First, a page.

New year diaries

31st January 2020


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Margarita Papadopoulou

The start of a new decade has us flicking through our personal archives. What were we doing in 2010? Who were we working for? What were our resolutions?

I was working for WWF-UK. Part of the job was to provide the whole organisation with a summary of the news each day. Looking back through them recently, I found myself reflecting on a painful period for those of us covering environmental issues. There was Climategate – the release of hacked emails from the Climate Research Unit at the University of East Anglia – and Glaciergate – a high-profile mistake in an IPCC report. The two scandals fuelled the fire in sceptics' bellies.

Indeed, this was a time when the Daily Express was publishing front-page headlines such as '100 reasons why global warming is natural'. The public was also increasingly baffled – not only about what action they should be taking, but also about how on earth the planet could be warming, given all the snow (winter 2009-10 was the coldest winter since 1979, according to the Royal Meteorological Society). As one letter to a national paper put it: those scientists “really don't know what they are talking about“.

David Cameron declared he would lead the greenest government ever. It didn't quite turn out that way

It was also snowing in Copenhagen, the city hosting COP15 in December 2009 – hyped by many as the 'last chance saloon' to strike a deal that would prevent the world warming up. Keeping up with the coverage was a Sisyphean task, and having felt so involved, the failure was hard to take. I can only imagine how the negotiators felt.

A period of reflection followed. How could public opinion be rescued from the nets the climate sceptics were casting far and wide? That was the question I threw out to colleagues in a summary dated 6 January 2010, which cited a comment piece in The Times by Alice Thomson, exploring how James Cameron's film Avatar could be an unlikely hero in changing public opinion on climate change. The piece argued that people don't want to be lectured on green issues by politicians, and that “going green is just another luxury that we have learnt to do without in the recession“. Films, Thomson said, have a genuine power to change opinion and engender commitment in the young (Greta Thunberg would have been seven at the time Avatar came out).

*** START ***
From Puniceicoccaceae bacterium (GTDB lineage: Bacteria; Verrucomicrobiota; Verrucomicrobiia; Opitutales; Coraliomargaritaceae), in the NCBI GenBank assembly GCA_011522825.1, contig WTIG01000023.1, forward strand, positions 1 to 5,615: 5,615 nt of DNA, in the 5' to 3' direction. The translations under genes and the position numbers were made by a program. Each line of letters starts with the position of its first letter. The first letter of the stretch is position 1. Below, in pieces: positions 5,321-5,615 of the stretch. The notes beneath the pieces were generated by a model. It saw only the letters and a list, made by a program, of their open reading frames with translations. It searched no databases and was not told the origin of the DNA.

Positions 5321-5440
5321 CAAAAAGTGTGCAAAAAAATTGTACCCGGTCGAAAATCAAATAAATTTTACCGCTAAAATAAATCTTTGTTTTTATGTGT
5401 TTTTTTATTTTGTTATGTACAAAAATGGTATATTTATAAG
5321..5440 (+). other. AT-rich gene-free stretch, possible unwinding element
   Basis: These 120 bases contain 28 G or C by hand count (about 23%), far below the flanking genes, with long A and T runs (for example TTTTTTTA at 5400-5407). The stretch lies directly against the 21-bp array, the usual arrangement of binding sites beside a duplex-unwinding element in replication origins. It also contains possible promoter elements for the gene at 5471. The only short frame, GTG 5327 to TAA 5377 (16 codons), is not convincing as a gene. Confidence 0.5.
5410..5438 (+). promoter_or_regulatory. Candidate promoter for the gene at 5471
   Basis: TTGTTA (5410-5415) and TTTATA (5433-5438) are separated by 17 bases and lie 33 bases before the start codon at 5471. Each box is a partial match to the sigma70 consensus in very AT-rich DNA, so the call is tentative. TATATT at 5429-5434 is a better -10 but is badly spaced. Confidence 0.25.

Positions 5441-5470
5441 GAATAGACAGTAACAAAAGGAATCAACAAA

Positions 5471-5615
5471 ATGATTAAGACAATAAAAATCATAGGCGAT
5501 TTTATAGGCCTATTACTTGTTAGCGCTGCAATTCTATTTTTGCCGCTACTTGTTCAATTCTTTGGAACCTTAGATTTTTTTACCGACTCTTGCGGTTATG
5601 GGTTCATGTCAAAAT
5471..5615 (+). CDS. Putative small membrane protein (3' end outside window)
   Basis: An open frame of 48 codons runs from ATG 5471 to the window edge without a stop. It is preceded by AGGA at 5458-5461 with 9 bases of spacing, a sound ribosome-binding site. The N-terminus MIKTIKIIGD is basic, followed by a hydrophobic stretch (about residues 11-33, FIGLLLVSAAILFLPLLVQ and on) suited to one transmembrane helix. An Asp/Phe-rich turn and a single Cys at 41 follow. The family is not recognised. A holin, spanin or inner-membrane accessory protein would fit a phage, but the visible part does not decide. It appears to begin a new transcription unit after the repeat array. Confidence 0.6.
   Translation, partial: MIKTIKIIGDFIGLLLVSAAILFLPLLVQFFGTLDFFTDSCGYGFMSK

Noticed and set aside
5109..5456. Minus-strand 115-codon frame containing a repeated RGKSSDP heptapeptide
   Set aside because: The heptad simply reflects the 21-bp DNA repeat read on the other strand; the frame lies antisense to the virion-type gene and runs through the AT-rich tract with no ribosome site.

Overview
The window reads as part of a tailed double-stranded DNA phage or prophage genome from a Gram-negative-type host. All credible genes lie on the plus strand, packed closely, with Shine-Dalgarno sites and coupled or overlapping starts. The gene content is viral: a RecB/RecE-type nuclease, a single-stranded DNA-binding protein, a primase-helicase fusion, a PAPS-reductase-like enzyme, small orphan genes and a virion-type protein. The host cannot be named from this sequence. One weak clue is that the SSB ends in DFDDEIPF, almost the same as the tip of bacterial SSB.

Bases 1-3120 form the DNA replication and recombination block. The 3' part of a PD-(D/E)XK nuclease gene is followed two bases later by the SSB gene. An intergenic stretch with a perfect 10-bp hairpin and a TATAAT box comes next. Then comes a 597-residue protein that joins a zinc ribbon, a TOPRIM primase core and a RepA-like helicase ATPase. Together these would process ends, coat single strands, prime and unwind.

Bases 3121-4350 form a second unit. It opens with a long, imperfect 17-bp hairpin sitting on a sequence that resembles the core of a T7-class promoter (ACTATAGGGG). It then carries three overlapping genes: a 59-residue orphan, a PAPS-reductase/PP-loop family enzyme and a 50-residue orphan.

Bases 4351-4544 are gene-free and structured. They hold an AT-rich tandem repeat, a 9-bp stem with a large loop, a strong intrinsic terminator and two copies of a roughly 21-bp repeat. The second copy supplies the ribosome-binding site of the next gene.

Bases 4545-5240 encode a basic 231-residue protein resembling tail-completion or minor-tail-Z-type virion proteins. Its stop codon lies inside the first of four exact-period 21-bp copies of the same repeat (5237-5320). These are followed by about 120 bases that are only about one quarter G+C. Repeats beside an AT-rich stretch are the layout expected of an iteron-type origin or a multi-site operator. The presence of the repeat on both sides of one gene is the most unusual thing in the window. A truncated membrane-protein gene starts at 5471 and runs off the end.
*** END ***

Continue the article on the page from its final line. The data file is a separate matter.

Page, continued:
For those who missed it, Avatar was about blue people saving the world, created by a man called Cameron. “Of course we've seen it,“ said a wag in the shadow cabinet. A few months later, after some husky-hugging, David Cameron entered Downing Street declaring he would lead “the greenest government ever“. It didn't quite turn out that way, his environmental legacy summed up in four words: “cut the green crap“. That comment, reportedly in relation to rising energy bills, was made in 2013.

The environment was falling down the political pecking order – and fast. By September 2014, even Ed Miliband – who, as climate secretary, had been one of very few politicians to come out of COP15 with his reputation enhanced – was forced to admit that “the environment isn't that fashionable any more in politics, as you may have noticed with David Cameron. But it matters.“ Then came the winter floods here in 2014, which refocused minds. The noise from sceptics was washed away: an Ipsos Mori poll in January 2015 showed that nearly nine in 10 Britons said climate change is happening. Less than a year later, the Paris Agreement at COP21 proved the political mood had shifted. But not far enough.

Public concern about the climate emergency has surged; in March last year it was higher than at any point since at least 2008. However, in a survey just before the world's biggest climate demonstrations in September 2019, only 23% of people in the UK felt the government was doing enough. Since June 2016, Brexit has sucked the life out of everything. Theresa May, succeeding David Cameron, showed a fleeting interest in climate change before falling on her sword, while Boris Johnson continues to offer mixed messages. With just nine months until COP26 in Glasgow – which has to kick off this decade better than COP15 did the last – the new prime minister needs to deliver on his promises. Why not make it the government's new year's resolution?

David Burrows is a freelance writer and researcher.

Picture credit: Getty Images

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